Jeff Lewis breaks down after reunion fight with Ryan Brown, saying, “I lost my best friend”

At the start of the Flipping Out third-season reunion, Jeff Lewis joked that he was doing the reunion to make himself more favorable to Bravo so the show would get a fourth season, and said, “I want to lose some more friends.” That’s apparently what eventually happened, as Jeff later had an epic and atypically emotional fight with his friend and former partner Ryan Brown.

The reunion was half frivolous, half serious. The first half was far more fun, because there’s something about Andy Cohen that brings out the best and the bitchiest in Jeff Lewis, who is probably the funniest Bravo star next to Kathy Griffin. It’s so great to watch him smack down Andy Cohen; I think I’d watch Watch What Happens every Thursday night if Jeff Lewis co-hosted it. “Oh, you want me to answer that,” he said to one of Andy’s statements that wasn’t phrased as a question. After the fight with Ryan, when Andy said something inane about the show, Jeff said, “It’s a big fucking trainwreck. I mean, come on, where have you been for the last two hours?”

As Andy Cohen read a viewer question, Jeff rolled his eyes before Andy even got to the question, as in, “Must we suffer under this pretense of viewer questions just to relentlessly promote your still-awful web site that you think is good because people visit it even though it’s thoroughly awful?” Oh wait, that’s what I was thinking.

The first half had little that was new, but we did learn Jeff’s dating someone who “doesn’t want to have anything to do with the show.”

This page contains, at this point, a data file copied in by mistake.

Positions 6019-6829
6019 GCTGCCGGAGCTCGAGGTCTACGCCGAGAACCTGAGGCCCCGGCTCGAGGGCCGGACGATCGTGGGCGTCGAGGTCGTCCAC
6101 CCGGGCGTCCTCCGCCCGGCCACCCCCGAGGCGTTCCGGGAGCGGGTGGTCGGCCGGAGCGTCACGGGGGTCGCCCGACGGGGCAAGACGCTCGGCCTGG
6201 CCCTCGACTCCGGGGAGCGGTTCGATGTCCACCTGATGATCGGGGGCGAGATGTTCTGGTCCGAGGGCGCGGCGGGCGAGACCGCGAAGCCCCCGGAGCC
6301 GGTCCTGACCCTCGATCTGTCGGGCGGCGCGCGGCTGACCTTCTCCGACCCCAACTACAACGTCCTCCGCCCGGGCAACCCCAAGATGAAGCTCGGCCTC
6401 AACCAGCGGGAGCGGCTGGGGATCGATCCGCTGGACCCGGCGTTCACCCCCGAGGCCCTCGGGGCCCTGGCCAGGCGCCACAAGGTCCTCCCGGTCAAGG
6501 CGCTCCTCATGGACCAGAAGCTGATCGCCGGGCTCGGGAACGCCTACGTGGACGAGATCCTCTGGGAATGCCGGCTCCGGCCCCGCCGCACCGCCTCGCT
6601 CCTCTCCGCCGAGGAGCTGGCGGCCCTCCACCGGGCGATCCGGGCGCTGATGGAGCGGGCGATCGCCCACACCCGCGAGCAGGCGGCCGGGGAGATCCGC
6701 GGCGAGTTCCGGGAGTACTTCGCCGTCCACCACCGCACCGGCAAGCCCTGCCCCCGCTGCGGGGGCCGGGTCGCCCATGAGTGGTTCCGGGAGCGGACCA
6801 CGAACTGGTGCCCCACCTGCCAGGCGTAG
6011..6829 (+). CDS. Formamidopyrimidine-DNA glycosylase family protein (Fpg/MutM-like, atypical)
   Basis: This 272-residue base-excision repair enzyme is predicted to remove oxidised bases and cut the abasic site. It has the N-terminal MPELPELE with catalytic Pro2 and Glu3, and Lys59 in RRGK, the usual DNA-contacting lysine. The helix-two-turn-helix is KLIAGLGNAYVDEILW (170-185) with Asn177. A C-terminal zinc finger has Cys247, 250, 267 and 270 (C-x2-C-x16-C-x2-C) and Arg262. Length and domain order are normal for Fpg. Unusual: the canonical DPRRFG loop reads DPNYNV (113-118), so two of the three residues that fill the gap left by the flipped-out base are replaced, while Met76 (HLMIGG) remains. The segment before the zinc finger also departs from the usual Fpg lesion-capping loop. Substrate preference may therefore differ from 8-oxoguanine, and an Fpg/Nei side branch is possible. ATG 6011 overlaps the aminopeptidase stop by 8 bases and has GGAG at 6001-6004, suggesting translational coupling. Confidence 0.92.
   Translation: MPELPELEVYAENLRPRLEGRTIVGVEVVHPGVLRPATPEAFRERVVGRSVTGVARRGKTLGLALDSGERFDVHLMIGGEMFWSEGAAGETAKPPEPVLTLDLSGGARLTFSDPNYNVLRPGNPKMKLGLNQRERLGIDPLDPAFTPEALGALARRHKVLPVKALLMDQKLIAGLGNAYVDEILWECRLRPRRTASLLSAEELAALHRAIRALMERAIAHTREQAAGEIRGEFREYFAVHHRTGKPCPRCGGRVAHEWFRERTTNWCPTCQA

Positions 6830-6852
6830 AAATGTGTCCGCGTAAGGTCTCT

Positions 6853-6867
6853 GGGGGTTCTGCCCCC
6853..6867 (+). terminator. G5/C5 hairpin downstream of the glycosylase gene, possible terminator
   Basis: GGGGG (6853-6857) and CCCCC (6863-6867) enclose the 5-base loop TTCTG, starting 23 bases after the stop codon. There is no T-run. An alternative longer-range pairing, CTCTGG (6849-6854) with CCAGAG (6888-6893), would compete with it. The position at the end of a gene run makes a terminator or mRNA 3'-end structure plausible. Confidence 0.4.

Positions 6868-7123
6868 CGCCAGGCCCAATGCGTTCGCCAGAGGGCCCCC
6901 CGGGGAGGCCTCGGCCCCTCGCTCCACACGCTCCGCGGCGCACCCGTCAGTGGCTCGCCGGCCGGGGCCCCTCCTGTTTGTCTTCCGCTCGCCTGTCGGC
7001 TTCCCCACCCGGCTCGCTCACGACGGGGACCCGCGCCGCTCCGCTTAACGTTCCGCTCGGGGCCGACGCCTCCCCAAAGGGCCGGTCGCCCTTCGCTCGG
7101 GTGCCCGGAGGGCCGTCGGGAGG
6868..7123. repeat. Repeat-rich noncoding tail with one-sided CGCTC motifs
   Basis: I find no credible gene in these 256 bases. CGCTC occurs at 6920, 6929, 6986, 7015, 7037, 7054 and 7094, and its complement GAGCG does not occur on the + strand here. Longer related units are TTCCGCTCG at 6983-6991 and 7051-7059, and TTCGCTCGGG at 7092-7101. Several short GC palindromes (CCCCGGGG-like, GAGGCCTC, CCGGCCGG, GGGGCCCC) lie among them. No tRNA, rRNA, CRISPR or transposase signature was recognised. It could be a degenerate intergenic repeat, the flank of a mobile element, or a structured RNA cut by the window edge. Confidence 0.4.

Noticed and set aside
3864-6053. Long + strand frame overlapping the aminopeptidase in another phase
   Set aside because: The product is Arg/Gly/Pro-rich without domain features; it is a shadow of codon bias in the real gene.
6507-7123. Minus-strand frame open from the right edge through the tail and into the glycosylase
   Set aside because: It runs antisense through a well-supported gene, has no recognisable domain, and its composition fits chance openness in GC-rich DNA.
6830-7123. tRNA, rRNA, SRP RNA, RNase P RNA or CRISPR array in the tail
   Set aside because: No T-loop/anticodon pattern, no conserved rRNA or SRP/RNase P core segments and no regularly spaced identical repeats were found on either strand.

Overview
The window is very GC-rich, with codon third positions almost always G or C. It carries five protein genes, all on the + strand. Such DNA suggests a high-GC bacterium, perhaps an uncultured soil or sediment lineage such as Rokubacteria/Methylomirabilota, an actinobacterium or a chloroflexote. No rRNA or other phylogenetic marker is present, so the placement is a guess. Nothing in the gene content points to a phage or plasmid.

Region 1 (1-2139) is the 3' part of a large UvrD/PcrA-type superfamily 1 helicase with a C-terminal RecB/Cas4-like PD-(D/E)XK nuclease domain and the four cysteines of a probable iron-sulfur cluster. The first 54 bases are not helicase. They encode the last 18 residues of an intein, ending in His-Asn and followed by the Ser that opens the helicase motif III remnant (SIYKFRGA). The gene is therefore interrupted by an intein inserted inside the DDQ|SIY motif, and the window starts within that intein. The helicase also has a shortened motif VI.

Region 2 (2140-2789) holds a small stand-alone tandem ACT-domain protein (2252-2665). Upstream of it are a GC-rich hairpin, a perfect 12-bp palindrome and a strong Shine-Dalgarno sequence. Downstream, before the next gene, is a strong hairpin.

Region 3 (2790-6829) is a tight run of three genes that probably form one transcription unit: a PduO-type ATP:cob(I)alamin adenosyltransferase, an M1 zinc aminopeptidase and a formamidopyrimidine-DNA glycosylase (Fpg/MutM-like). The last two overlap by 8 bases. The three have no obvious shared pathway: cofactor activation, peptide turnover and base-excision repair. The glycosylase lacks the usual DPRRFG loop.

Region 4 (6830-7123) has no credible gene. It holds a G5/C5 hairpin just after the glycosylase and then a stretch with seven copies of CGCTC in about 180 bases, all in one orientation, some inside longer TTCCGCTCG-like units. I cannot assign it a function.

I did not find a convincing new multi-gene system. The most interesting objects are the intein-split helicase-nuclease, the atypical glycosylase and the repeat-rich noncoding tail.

Later, though, Ryan and Jeff reunited for the first time in a few weeks–not months, as Andy Cohen kept insisting even as the two men said otherwise. They argued again over Jeff’s accusation that Ryan stole his business by creating a deceptive web site. Ryan said that watching the show surprised him, because “I had no idea the severity of the accusations and the length to which [Jeff] was going to try to … catch me in some kind of lie.”

Jeff accused Ryan of “professional identity theft” and “false advertising,” while Ryan accused him of “defamation of character.” Jeff admitted, “I don’t have any proof, but I really believe that the intention to take business was there. To repair our friendship, I would need some sort of sincere apology.”

A teary Ryan said, “I did what I thought was right, and I didn’t do anything wrong. So I can’t apologize for wrongdoing when I didn’t do anything wrong.” Jeff said, “I don’t see us moving past this. … We probably will not speak again after this. … You broke my heart; you wrecked me.” Jeff said that over the past few months, “I have been a weak, emotional little bitch, and I hate myself for it … I feel like I’m going through menopause or something.” Ryan said something similar: “What has happened to me over the past few months–you have no idea,” Ryan said. “I still harbor a lot of resentment” over the accusations.

Eventually, Jeff got mad, yelling, “You know you did this, and I don’t know how you fucking sleep at night. I’m over this manipulative bullshit,” Jeff said, and Ryan responded, “This the true Jeff Lewis coming out.” Andy Cohen ended the segment after it was clear there would be no resolution, and Ryan left. Jeff choked up talking to Jenni about the incident, saying, “I lost my best friend,” but quickly cheered up and said, “We’re going to turn that frown upside down.”

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about the writer

Andy Dehnart is a journalist who has covered reality television for more than 15 years and created reality blurred in 2000. A member of the Television Critics Association, his writing and criticism about television, culture, and media has appeared on NPR and in Playboy, Buzzfeed, and many other publications. Andy, 36, also directs the journalism program at Stetson University in Florida, where he teaches creative nonfiction and journalism. He has an M.F.A. in nonfiction writing and literature from Bennington College. More about reality blurred and Andy.